Friday, 16 August 2013

'We need independence to curb payday lenders'



Local MSP Margaret Burgess has welcomed the announcement from First Minister Alex Salmond that payday lenders would be subject to tougher regulation in an independent Scotland.

The First Minister’s statement came after the UK Tory-Lib Dem Government rebuffed Scottish Government pleas for immediate action.

Margaret Burgess said, “The First Minister has proposed that short-term interest rates be capped, as is the case in many countries in Europe, as well as Japan, Canada and some US states.

“These proposals will help to curb the exorbitant interest rates charged by some payday lenders, and restrict the rolling-over of loans, which sees those unable to pay-off the initial debt saddled with a bigger loan that is more difficult to clear.”

Mrs Burgess, MSP for Cunninghame South, which includes Stevenston, said, “Our pledge comes after it was revealed that the Westminster Government rebuffed pleas from Scottish Ministers to introduce a cap on interest rates as part of a toughening of the regulations surrounding the industry.

“It is a massive disappointment that the Westminster Government – which currently has powers over financial regulation and payday loans – is refusing to take any action in this area.  It can be done elsewhere, and there is no reason why it cannot be done here.”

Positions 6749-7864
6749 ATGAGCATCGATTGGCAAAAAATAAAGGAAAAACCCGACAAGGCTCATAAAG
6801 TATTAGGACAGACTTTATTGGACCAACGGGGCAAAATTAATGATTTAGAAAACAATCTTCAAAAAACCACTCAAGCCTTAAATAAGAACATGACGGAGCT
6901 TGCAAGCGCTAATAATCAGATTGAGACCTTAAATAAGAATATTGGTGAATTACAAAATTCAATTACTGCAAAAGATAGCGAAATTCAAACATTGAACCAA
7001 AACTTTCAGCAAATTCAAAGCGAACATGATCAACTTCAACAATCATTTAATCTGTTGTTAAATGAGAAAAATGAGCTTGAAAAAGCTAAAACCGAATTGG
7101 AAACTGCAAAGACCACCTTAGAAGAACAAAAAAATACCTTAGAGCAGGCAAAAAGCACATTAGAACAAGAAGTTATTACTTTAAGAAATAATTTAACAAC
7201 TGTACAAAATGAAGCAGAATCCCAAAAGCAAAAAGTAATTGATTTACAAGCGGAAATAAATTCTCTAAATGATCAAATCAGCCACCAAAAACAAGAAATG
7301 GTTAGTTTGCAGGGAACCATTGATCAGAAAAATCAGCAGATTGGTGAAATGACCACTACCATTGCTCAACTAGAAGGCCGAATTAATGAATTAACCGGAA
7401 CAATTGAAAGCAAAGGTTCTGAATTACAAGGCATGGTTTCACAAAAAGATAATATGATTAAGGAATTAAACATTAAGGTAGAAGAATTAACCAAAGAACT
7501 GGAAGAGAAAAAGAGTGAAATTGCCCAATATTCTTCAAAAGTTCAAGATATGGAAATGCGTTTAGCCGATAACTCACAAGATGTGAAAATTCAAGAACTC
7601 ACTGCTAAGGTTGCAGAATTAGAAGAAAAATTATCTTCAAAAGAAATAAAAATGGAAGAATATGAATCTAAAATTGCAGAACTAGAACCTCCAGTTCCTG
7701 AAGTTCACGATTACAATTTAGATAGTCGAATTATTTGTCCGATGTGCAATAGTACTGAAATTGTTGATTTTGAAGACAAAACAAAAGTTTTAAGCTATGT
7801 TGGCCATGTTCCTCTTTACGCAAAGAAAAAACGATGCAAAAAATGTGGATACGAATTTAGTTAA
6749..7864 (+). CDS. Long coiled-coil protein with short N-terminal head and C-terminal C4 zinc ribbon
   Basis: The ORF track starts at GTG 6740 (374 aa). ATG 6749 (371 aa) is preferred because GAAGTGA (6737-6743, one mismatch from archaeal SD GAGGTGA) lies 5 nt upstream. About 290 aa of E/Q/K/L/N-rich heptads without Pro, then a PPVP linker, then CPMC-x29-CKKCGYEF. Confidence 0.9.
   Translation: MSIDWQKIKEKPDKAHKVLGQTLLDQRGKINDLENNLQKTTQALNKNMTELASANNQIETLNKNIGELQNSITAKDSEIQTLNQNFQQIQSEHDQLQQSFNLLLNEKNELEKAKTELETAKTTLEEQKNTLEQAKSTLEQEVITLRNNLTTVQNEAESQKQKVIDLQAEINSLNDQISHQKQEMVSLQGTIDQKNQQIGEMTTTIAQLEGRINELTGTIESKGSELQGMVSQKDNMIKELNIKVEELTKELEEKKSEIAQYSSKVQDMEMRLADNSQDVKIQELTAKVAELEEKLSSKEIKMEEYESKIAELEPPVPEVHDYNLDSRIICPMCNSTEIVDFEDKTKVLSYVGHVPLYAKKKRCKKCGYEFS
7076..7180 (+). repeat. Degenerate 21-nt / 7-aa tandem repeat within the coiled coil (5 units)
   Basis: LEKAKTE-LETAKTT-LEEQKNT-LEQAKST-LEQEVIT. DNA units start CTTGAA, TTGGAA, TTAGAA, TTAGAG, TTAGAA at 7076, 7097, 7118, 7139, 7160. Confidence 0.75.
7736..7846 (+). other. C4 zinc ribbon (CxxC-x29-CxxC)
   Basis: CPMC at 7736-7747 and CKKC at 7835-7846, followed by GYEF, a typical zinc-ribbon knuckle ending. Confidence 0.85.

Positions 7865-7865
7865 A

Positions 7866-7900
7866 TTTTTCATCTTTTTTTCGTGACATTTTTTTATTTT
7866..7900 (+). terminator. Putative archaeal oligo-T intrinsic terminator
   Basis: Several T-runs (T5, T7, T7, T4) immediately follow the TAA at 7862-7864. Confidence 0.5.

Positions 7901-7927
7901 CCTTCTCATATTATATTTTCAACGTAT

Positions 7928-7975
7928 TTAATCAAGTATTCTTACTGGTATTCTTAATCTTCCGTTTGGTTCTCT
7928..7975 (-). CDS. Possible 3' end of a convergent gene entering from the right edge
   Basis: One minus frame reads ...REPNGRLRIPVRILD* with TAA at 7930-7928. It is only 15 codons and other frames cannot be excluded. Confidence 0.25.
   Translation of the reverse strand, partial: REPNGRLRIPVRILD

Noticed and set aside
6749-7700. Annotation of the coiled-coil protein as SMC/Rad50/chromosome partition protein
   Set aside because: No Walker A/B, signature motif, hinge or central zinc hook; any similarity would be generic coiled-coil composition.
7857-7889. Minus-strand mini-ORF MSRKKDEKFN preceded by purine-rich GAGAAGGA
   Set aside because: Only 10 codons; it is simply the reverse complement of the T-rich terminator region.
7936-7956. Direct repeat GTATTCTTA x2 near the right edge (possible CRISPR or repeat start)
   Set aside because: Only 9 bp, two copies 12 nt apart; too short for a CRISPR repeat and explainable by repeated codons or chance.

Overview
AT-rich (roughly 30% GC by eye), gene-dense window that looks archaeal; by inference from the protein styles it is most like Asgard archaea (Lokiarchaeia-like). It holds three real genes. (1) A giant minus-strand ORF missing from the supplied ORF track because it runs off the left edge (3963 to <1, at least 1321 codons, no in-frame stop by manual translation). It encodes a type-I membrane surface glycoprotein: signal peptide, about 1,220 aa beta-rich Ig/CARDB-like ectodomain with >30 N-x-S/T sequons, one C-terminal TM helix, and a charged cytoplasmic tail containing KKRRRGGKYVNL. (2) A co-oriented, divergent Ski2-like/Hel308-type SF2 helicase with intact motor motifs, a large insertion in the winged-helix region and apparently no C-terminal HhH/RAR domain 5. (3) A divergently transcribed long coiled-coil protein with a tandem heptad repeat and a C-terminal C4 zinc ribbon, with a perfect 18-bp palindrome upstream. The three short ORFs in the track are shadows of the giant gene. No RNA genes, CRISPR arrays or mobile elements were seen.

Mrs Burgess also highlighted how the limited powers of devolution were insufficient to block the damage being done in Scotland by cuts and austerity measures imposed by Westminster.  The SNP MSP said, “We are doing all we can, through policies such as the Social Wage, which sees Council Tax remaining frozen, free prescriptions maintained, concessionary bus travel supported and a Living Wage of £7.45 for workers covered by Scottish Government pay policy.

“The SNP Government has also established the £33-million Scottish Welfare Fund for families facing hardship as a result of welfare cuts.”

Reflecting on next year’s Independence Referendum, Margaret Burgess said, “We face a choice of two futures, and the only certainty of a ‘No’ vote is more of the same austerity and hardship from Westminster.  But with a ‘Yes’ vote, we can stop the scandal of 50,000 children in Scotland being pushed into poverty by 2020, and we can gain the powers to build a fairer society.”

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